Book Image

Windows 10 for Enterprise Administrators

By : Richard Diver, Manuel Singer, Jeff Stokes
Book Image

Windows 10 for Enterprise Administrators

By: Richard Diver, Manuel Singer, Jeff Stokes

Overview of this book

Microsoft's launch of Windows 10 is a step toward satisfying enterprise administrators' needs for management and user experience customization. This book provides enterprise administrators with the knowledge needed to fully utilize the advanced feature set of Windows 10 Enterprise. This practical guide shows Windows 10 from an administrator's point of view. You'll focus on areas such as installation and configuration techniques based on your enterprise requirements, various deployment scenarios and management strategies, and setting up and managing admin and other user accounts. You'll see how to configure Remote Server Administration Tools to remotely manage Windows Server and Azure Active Directory. Lastly, you will learn modern mobile device management for effective BYOD and how to enable enhanced data protection, system hardening, and enterprise-level security with the new Windows 10 in order to prevent data breaches and to impede attacks. By the end of this book, you will know the key technologies and capabilities in Windows 10 and will confidently be able to manage and deploy these features in your organization.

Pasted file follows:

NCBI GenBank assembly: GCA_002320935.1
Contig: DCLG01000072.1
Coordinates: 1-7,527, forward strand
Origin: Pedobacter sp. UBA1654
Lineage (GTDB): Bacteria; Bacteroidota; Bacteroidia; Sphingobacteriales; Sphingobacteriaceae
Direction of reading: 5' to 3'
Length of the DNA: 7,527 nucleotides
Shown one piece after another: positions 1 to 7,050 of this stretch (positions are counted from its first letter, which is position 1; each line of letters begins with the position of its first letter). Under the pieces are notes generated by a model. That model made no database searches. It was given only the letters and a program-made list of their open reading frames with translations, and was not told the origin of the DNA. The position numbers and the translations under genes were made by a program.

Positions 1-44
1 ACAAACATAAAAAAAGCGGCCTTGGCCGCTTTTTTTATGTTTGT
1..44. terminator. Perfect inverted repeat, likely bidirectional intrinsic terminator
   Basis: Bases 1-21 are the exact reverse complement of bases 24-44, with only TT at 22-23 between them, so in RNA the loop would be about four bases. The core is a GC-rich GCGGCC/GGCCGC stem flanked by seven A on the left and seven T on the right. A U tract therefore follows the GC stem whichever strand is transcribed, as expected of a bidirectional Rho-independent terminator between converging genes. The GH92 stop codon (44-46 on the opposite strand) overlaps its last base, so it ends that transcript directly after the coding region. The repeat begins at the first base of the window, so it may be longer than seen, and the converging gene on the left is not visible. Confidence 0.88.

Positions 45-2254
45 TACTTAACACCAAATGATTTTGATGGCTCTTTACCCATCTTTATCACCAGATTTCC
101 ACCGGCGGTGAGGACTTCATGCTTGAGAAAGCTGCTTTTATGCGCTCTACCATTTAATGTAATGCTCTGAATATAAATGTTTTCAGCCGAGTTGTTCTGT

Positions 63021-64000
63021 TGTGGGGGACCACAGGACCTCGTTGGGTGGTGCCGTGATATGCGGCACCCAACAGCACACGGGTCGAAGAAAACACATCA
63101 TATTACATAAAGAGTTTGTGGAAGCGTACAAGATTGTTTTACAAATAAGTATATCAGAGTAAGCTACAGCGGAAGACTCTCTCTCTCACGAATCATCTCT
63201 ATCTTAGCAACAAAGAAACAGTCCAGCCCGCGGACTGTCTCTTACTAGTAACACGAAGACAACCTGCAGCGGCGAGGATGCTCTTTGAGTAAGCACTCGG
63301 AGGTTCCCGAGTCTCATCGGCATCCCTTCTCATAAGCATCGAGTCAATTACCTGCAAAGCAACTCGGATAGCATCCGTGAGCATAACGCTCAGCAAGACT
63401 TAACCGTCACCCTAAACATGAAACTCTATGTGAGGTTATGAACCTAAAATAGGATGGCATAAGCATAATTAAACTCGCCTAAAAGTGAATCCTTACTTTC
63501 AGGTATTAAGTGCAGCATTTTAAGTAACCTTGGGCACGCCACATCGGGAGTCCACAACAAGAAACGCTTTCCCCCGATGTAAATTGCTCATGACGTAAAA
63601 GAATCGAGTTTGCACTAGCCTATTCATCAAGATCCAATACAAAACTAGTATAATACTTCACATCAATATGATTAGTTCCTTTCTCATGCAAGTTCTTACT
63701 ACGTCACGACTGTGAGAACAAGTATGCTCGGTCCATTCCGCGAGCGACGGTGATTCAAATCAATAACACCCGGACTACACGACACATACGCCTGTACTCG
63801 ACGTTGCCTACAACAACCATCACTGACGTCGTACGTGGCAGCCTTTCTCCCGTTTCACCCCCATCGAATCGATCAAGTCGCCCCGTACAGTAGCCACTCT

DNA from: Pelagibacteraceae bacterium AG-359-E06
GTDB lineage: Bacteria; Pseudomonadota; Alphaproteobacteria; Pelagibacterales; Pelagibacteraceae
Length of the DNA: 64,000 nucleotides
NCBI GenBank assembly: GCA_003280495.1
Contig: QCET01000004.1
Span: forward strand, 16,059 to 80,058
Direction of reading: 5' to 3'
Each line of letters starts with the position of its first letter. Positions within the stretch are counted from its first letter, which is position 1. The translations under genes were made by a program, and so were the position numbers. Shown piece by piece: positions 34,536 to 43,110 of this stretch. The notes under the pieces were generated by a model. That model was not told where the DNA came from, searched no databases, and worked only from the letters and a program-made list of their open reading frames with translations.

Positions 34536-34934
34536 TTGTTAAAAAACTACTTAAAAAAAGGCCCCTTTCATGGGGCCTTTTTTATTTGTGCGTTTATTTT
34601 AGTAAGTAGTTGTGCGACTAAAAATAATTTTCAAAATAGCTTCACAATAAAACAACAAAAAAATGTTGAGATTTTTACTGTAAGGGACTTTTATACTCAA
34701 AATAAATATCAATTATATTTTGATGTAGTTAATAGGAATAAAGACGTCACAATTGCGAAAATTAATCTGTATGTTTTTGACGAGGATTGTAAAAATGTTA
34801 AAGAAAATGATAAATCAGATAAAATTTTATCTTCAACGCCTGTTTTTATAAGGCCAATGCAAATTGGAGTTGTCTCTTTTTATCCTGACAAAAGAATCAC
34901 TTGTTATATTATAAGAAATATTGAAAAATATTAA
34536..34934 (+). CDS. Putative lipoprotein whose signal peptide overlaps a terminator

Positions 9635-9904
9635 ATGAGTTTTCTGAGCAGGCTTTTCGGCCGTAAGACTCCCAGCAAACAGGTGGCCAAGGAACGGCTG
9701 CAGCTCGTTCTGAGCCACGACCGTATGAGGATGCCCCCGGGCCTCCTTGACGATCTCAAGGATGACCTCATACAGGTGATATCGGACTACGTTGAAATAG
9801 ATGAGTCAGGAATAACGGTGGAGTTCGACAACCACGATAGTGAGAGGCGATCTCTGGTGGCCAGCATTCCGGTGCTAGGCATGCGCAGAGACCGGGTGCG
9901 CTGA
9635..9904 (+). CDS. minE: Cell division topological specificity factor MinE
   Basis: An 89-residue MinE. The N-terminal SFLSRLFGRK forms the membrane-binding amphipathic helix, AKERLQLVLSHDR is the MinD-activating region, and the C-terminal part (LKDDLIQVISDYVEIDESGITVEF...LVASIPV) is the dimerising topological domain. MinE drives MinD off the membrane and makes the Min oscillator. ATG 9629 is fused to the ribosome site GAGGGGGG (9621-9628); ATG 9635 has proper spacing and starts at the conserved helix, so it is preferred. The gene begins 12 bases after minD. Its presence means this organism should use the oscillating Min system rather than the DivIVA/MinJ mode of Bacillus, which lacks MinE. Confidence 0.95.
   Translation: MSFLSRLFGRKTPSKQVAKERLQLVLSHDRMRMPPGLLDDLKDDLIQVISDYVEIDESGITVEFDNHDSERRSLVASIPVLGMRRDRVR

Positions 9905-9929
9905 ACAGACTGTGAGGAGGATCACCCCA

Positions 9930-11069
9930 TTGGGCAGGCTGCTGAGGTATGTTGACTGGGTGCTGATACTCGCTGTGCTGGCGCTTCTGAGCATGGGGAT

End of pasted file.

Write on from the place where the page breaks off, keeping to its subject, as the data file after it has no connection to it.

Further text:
Table of Contents (11 chapters)

Device Guard

You can run your system in two ways. One is trusting everything until there is evidence it is malicious. The evidence needs to be provided by, for example, your antivirus solution. This is a method of the past that could hardly keep up with the over 390,000 daily newly generated malware. The other is you trust only known software/executables/scripts.

But have you ever tried to whitelist all executables of your image with software restriction policies or AppLocker? First you need to inventory all executables and then create a policy based on a digital certificate, hash, or path. There are a huge number of executables. And not all are digitally signed. So you need to fall back to filenames and hashes. But what if you use an application that creates unsigned randomly named executables in your temporary folder during runtime? You have to punch a huge security hole into...